Outlines for Character and Plot Synopses

Show me a writer who enjoys writing a synopsis and you will have shown me a certified masochist. Writing a synopsis is one of the most excruciating ways to torture yourself. I HATE writing a synopsis.

Okay, now that I’ve gotten that off my chest, here are my checklists for writing the Character Based Synopsis and the Plot Based Synopsis:

(For SF/Fantasy, substitute the words, hero/alien for Hero/Heroine)

STEP #1 THE HOOK:
Either a unique opening line in the first character sketch, a bold opening to the heroine/hero, or a snappy/humorous/opening line with an overview of the book’s premise.

STEP #2 INTERNAL CONFLICT:
Two paragraphs, one of the heroine and one for the hero, describing their relevant back story and the key internal conflict they must overcome. You want to focus a bit on the layers here – the past marriages, relationships with parents or pivotal trauma that has molded your character and made her/him who she/he is. This internal conflict will be overcome in a black moment, when your character realizes her/his weakness/fear & leaves it behind in the name of love.

STEP #3 EXTERNAL CONFLICT:
One paragraph, usually the set up that brings the hero and heroine together and establishes the external conflict blocking their way. It could be the hit men trying to kill them, a planet to save from extermination by another species, a murder to solve, brother’s name to clear, serial killer ex-husband, etc.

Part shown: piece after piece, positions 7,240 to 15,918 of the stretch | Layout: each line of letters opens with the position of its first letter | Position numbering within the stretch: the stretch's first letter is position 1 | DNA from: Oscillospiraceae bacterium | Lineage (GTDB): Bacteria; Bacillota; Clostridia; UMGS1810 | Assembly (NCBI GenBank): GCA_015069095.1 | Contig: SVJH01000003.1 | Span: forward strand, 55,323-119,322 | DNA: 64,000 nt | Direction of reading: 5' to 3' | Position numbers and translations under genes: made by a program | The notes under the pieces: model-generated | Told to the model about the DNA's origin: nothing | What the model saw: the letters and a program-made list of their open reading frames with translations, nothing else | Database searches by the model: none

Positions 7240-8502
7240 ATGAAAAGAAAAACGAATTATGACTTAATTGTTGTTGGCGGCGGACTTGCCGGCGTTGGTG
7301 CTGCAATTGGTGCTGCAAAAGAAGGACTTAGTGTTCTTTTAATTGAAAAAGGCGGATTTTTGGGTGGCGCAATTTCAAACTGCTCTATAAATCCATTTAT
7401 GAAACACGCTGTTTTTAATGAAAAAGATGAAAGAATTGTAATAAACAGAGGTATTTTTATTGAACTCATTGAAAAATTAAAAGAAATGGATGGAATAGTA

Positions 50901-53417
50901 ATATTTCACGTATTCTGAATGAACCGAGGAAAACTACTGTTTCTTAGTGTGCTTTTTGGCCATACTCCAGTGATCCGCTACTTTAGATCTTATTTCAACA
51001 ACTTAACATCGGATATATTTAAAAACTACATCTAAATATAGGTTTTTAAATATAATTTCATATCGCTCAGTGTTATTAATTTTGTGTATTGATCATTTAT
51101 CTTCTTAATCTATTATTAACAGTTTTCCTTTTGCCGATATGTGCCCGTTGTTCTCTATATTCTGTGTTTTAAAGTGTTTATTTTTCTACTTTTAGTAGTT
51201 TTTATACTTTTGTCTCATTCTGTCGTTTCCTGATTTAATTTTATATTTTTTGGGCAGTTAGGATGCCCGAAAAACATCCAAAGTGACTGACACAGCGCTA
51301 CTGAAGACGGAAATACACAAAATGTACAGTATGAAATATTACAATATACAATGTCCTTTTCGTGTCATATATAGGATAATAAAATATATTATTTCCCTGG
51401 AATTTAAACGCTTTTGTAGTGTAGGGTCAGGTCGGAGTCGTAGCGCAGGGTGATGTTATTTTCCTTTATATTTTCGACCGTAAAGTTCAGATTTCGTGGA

STEP #4 HERO & HEROINE WORK TOGETHER:
First plot point is usually the one that makes the hero & heroine temporarily overlook their differences and work together.

STEP # 5 INTIMACY:
The forced contact of working together and of course, raging attraction, make the hero/heroine succumb to physical intimacy – whether it be the first kiss, or making love, whatever suits you at this point.

STEP #5 THE MORNING AFTER:
Hero/heroine promptly remember all their fears, fall back on their INTERNAL CONFLICT and reject each other.

STEP #6 HERO/HEROINE WORK TOGETHER AGAIN:
This PLOT POINT normally brings them back together again. (Court case, space pirates, alien invasion, eviction proceedings, missing person, murder, whatever monkey wrench you want to toss into the story at this point.)

STEP #7 is the SHOWDOWN/BLACK MOMENT:
This is the PLOT POINT/ TURNING POINT where you need a big showdown to bring everything up to a high tension level.

STEP # 8 is the RESOLUTION:
The bad guys are now revealed/caught. The situation changes and is reversed. The Hero/Heroine are reunited.

The advantage of this type of story outline is that it uses the external conflict to develop your characters’ relationship with each other. It also focuses on the layers of your characters and their journey to self-realization. Any editor who is biased toward character will favor this type of outline/synopsis.

The Plot based/focused synopsis is used for those publishers who prefer Action/Adventure instead of character interaction. It focuses on the plot and the antagonist in the story.

IDENTIFY A THEME:
Especially if you have a big novel with a cast of a thousand characters, subplots and conflicts.

• Trusting
• Bonding
• Facing the past
• Finding yourself
• Adapting to adversity
• Growing up

Finding a theme and sticking to it helps you reduce the book down to a three page summary. It eliminates the ‘laundry list’ syndrome where every scene is given one sentence.

STAY FOCUSED: KISS (Keep it Simple Stupid)
The trick is to focus on the key plot points and turning points of the book, NOT the secondary plots and characters.

Barbara Karmazin is the author of Down Came a Blackbird from Atlantic Bridge Publishing. Her novel explores a half-Sidhe woman who joins forces with asteroid miners against an armed corporate takeover of their expedition.